Two days ago Verrecchio wrote this, “Does the pope really believe that the entire human race enjoys, in some form or fashion, communion with the Church? Well, yes, apparently so, which explains why he has so much difficulty accepting the Church’s mission as the Lord plainly gave it.”
About which, you declared, “What hubris.”
I agree. One of us, either me or the pope, is guilty of hubris, but before I address this concern directly, let me first say that I was pleased to see that you had made mention in this same FaceBook post of the Arian heresy since it provides a rather poignant historical precedent for the very serious situation of a legitimate pope embracing doctrinal error to the harm of the faithful.
As you know, during the Arian crisis, Pope Liberius and the majority of bishops fell into this error, with the pope even going so far as to condemn St. Athanasius for upholding the truth! (Notice which one is a saint.)
This, of course, is just one such incident in the history of the Church wherein a pope has publicly invited harm upon the faithful by either his words or his deeds. The first, needless to say, is recorded in Sacred Scripture in the rebuking of St. Peter by St. Paul.
In any event, your mention of the Arian heresy points to the widely unrecognized fact that popes can in fact depart from the doctrine of the faith, and when they do (as Aquinas and others have made very clear) we are obligated to oppose their errors for our own good and for the good of others. I would even say that those, like us, who have a public voice are all the more obligated in this sense.
Now, back to Pope Francis and his difficulty accepting the mission of the Church. (This response is long already, so I will give this an abbreviated, but adequate treatment.)
What is the mission of the Church? We both know that it is, as recorded in Matthew 28, properly summarized as converting the nations to Christ and His Holy Catholic Church, baptizing, teaching all that He commanded; bringing the peoples of the world into the Catholic Church. Simple enough.
I think you would agree with me in saying that St. Peter gave an excellent example of what the Lord expects of His Church on Pentecost when he taught very plainly and very directly, calling the people to baptism, in charity, that they may live.
To this point in his papacy, Pope Francis has made any number of false and misleading statements on this note, one building upon the other, to the point of doing serious harm to the faithful and to unbelievers alike. I offer just a few examples:
“Do you need to convince the other to become Catholic? No, no, no! Go out and meet him, he is your brother. This is enough. Go out and help him and Jesus will do the rest.” (Pope Francis, as reported by CNS, August 7, 2013)
In another venue he said, “Proselytism is solemn nonsense. It makes no sense.”
What is proselytism? Seeking proselytes; i.e., converts. This is, quite simply, the mission of the Church. It most assuredly is not nonsense. Many martyrs died doing exactly this, as you well know.
These are not just isolated incidents.
On a related note, we find another, related, very harmful statement made by the pope in which he called “diversity of religions” whilst addressing a gathering that included Muslims and other non-Catholics, “a gift.”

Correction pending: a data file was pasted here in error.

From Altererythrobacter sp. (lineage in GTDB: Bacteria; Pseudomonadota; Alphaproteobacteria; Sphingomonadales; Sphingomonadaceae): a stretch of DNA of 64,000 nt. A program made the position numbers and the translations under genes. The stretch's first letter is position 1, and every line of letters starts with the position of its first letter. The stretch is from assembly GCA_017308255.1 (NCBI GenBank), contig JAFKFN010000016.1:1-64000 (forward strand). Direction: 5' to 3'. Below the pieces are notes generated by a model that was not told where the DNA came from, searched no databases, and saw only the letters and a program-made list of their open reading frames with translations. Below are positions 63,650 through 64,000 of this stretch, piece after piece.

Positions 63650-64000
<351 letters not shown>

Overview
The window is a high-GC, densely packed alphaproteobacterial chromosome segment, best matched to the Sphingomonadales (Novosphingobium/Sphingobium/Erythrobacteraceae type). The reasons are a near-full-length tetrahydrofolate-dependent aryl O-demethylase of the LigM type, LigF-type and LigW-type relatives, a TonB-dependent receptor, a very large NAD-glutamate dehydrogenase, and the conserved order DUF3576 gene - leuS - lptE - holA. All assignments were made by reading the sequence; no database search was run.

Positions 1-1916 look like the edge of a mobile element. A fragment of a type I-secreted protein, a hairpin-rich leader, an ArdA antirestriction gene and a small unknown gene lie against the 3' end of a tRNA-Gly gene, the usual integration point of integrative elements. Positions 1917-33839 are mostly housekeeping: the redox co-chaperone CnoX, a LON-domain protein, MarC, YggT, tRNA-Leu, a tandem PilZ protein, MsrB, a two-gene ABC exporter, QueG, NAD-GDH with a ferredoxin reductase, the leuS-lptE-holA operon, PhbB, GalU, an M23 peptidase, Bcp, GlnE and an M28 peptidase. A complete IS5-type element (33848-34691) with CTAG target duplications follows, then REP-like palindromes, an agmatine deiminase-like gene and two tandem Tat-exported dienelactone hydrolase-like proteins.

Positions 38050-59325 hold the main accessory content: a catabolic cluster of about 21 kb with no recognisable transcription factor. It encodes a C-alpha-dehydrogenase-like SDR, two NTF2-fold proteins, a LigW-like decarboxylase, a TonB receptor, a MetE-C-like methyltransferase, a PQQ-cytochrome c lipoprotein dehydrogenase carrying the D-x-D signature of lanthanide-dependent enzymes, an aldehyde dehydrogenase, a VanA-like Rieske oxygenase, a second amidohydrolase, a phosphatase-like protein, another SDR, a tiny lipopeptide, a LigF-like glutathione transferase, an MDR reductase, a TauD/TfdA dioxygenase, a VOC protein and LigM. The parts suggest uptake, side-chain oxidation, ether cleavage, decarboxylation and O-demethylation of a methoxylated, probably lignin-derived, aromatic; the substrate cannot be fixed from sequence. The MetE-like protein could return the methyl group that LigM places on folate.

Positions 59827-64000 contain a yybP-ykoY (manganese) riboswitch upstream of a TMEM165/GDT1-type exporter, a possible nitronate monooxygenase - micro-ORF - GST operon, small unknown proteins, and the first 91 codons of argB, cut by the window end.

Now that is hubris. Imagine, a pope daring to profess to the world that false religions, those that honor false gods and cannot save, the same that supplant the worship due as the first demand of justice to Our Lord, is a gift. A gift!
This is a terrible, terrible offense against God and a gross distortion of the faith of the Church. It also endangers the souls of many.
How can a faithful Catholic not combat such poisonous prose as this?
Is one constrained simply because it comes from a pope? Certainly not.
If a Protestant caller to Catholic Answers Live insisted on these very same things, (religious diversity is a gift, there is no need to for you to labor for converts to the one true faith, proselytism is nonsense) you would reject such propositions plainly and firmly, as you should.
Likewise, if some liberal Notre Dame theology professor was teaching the same, you would rebuke him.
Yet, how much more danger is posed when the pope, the Vicar of Christ, makes such unbelievable statements? We both know that the answer is much, much more. It is a terrible thing, a very painful thing, when these offenses against the faith come from the pope.
As we both know, these kinds of things and worse have happened in ages past. Why Catholics today are willing to check their intellect at the door, as if we are magically immune from such things, is a mystery to me.
In conclusion, while I am flattered by your concern, my loyalty is to Jesus Christ and His Holy Catholic Church.
Where the Council invites error and confusion, I will address it head on. Likewise, if the pope or anyone else does the same, even if he be an angel from heaven, as St. Paul said, I will combat that as well.
In other words, I will always do my best to defend the truths of our faith as they have been handed down to us through the centuries, not because I happen to like them, but because they come from God.
Those who maintain that we must accept with docility everything the pope states, even when such is clearly not Catholic, simply do not know what the papacy truly is. Those who believe the same regarding the Council likewise haven’t a clue what the Council is.
Whether you or anyone else finds what I’ve offered here compelling is of no consequence. My role isn’t to change anyone’s mind, it is simply to defend the truth, and I will gladly relinquish every accolade and endorsement in the process.